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Front-end, back-end development

Firsthand Front-end Frameworks’ Tips and Tricks

Andrei Sajin
Technical Expert - Software Architect

I spent some time interviewing my colleagues, gathering useful tips from various Pentalog developers in regards to front-end frameworks and compiled them here. No matter what JavaScript framework you use it helps to know how to best leverage its strengths for your IT project.

If you want to pick up some lesser known tips and learn about how our developers work, four Pentalog IT experts will share their knowledge below on Angular, React and Vue, which are some of the most popular front-end frameworks used to create websites.

ReactJS: “I am very pleased with the performance of this front-end framework.” – Mihai, Front-end Web Developer, Pentalog Cluj

What framework do you use and how do you use it?

Mihai: My favorite framework so far and the one I’m currently using is ReactJS I know React by itself is actually a JavaScript library, but the many modules you can include make it very easy to transform it into a fully-fledged front-end framework. I am currently using to develop all kinds of features, from GPS tracking to displaying intricate graphs and also for desktop web apps. It still amazes me how easy ReactJS makes it to implement complex features. I can say that I am very pleased with the performance even for such request-heavy processes.

Do you have any ReactJS tips?

Mihai: Here’s a few interesting things to know:

– Try to avoid using inline styles: React makes it very easy but I believe CSS should remain CSS (or LESS, SASS, etc.).

– Avoid over-modularity: creating components is easy and great, but it should be done only if it is absolutely necessary.

– Take advantage of the large ReactJS community: I noticed that for almost all the issues I run into and questions I have it is possible to find valid answers or work-arounds posted on stackoverflow or on blogs.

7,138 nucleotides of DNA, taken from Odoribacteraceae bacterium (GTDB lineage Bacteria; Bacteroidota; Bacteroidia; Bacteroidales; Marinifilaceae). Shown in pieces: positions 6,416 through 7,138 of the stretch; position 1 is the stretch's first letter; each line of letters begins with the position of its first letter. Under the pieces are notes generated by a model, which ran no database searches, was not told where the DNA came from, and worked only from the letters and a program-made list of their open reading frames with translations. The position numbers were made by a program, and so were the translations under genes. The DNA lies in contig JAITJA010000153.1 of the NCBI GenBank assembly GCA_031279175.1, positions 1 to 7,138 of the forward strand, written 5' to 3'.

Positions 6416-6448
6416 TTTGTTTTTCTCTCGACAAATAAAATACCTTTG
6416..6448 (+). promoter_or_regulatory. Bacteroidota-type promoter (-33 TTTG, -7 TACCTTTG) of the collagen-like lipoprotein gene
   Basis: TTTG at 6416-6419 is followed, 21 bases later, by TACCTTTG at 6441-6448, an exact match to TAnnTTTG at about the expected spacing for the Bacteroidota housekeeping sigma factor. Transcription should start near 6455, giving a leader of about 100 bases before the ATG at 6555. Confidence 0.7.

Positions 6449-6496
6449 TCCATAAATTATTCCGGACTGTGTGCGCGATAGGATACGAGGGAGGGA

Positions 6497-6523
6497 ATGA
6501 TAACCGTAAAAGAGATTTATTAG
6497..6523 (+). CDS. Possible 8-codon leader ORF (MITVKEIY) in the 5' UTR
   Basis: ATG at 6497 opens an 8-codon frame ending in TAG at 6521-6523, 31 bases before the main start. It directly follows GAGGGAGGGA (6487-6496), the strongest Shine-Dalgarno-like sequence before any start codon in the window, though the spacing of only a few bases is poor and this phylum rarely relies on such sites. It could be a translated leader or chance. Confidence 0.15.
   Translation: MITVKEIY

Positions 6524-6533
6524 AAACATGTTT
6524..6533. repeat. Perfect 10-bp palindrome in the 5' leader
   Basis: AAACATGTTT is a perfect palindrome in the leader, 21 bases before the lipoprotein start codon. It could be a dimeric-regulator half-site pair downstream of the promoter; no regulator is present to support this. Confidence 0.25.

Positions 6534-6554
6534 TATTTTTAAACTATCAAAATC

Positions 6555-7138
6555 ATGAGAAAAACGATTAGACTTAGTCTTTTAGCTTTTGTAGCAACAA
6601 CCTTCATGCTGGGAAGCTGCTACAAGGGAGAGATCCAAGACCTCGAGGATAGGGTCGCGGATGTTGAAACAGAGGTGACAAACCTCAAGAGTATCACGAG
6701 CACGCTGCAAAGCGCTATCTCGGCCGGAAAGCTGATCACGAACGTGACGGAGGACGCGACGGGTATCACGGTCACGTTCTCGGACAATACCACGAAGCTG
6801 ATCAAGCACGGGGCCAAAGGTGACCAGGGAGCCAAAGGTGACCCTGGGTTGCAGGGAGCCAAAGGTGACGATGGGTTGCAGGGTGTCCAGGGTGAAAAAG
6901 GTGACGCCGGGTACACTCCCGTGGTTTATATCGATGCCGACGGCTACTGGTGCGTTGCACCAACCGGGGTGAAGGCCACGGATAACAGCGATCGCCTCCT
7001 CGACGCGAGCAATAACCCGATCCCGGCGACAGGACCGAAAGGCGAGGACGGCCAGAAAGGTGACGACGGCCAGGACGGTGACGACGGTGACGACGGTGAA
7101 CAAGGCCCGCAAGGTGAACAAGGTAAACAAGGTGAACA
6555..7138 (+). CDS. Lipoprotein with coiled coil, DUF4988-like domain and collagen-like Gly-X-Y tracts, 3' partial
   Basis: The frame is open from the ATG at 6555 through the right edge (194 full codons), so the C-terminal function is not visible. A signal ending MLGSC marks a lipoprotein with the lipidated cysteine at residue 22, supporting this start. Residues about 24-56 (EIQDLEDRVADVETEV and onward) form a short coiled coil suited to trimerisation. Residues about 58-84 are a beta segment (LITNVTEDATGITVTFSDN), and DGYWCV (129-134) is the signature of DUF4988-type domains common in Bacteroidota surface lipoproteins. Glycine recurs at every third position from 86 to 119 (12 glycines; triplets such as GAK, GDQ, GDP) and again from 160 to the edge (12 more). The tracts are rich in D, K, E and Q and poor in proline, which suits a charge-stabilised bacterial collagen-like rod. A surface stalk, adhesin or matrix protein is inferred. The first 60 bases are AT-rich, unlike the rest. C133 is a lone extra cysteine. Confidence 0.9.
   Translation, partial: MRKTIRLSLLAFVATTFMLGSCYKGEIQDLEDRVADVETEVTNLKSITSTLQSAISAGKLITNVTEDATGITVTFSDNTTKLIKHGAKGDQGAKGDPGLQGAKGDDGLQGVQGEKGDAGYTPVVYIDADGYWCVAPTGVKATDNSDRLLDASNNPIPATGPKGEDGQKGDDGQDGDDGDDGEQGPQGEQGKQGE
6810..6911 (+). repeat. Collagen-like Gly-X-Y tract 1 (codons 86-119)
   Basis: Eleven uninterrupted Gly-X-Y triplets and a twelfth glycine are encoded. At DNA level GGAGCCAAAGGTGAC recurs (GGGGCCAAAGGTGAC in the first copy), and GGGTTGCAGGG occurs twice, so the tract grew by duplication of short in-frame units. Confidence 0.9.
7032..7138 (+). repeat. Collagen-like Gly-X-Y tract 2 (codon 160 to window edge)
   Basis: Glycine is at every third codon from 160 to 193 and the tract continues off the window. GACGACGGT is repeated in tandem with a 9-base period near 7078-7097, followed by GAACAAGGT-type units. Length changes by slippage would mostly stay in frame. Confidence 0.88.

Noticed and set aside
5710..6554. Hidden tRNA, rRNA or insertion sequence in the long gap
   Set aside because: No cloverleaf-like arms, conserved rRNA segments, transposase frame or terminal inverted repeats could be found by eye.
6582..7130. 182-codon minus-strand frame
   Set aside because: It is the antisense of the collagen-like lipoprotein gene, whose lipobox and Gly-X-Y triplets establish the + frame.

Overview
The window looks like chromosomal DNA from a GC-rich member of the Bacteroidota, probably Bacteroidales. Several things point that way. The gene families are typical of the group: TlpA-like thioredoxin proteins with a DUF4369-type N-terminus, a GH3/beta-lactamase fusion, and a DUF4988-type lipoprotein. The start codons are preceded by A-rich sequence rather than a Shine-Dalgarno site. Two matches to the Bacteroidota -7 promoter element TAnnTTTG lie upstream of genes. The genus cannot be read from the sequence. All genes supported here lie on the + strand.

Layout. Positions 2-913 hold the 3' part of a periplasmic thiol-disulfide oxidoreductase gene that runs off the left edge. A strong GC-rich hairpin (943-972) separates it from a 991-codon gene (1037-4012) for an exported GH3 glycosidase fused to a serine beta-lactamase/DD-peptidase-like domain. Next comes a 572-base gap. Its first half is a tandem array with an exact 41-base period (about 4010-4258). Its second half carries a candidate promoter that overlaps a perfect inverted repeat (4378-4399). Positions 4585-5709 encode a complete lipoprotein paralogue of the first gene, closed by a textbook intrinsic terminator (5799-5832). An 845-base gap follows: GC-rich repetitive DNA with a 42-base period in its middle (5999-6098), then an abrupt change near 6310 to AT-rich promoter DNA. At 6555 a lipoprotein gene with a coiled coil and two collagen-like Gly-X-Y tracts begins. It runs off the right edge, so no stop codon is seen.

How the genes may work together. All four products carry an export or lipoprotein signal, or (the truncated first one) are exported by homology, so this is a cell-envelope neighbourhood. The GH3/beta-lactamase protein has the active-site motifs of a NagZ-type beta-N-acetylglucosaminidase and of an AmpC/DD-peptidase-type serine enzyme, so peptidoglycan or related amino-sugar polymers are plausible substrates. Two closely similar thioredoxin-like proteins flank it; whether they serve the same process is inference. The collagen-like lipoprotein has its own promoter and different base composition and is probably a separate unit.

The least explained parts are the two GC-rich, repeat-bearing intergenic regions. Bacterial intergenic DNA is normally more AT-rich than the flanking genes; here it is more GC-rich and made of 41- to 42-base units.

– Make use of existing modules: If complex logic is needed across the application it is almost certain that someone has already built a module for it. Just find it and then all that you need to do is to include it and use it.

– Make sure that what you include does exactly what is needed and not much more: some components offer vast functionalities from which only a tiny part of it might be used. Try to find a module that fits your needs as closely as possible, taking into account the project’s technical documentation and community.

front-end frameworks

Pentalog developers know how to use a different range of JavaScript frameworks. Learn lesser known tips from them and apply them into your work.

React: “The web interfaces you create with React are flexible, fast, and lightweight.” – Sidona, Front-end Developer, Pentalog Brasov

What framework do you work with and how do you use it?

Sidona: I like using the React front-end framework. React is a UI library developed by Facebook to facilitate the creation of interactive and reusable UI components. It is used by Facebook for different production projects and Instagram.com is written entirely in React. Because of its reusable components and unique data rendering approach, the web interfaces you create with React are flexible, fast, and lightweight.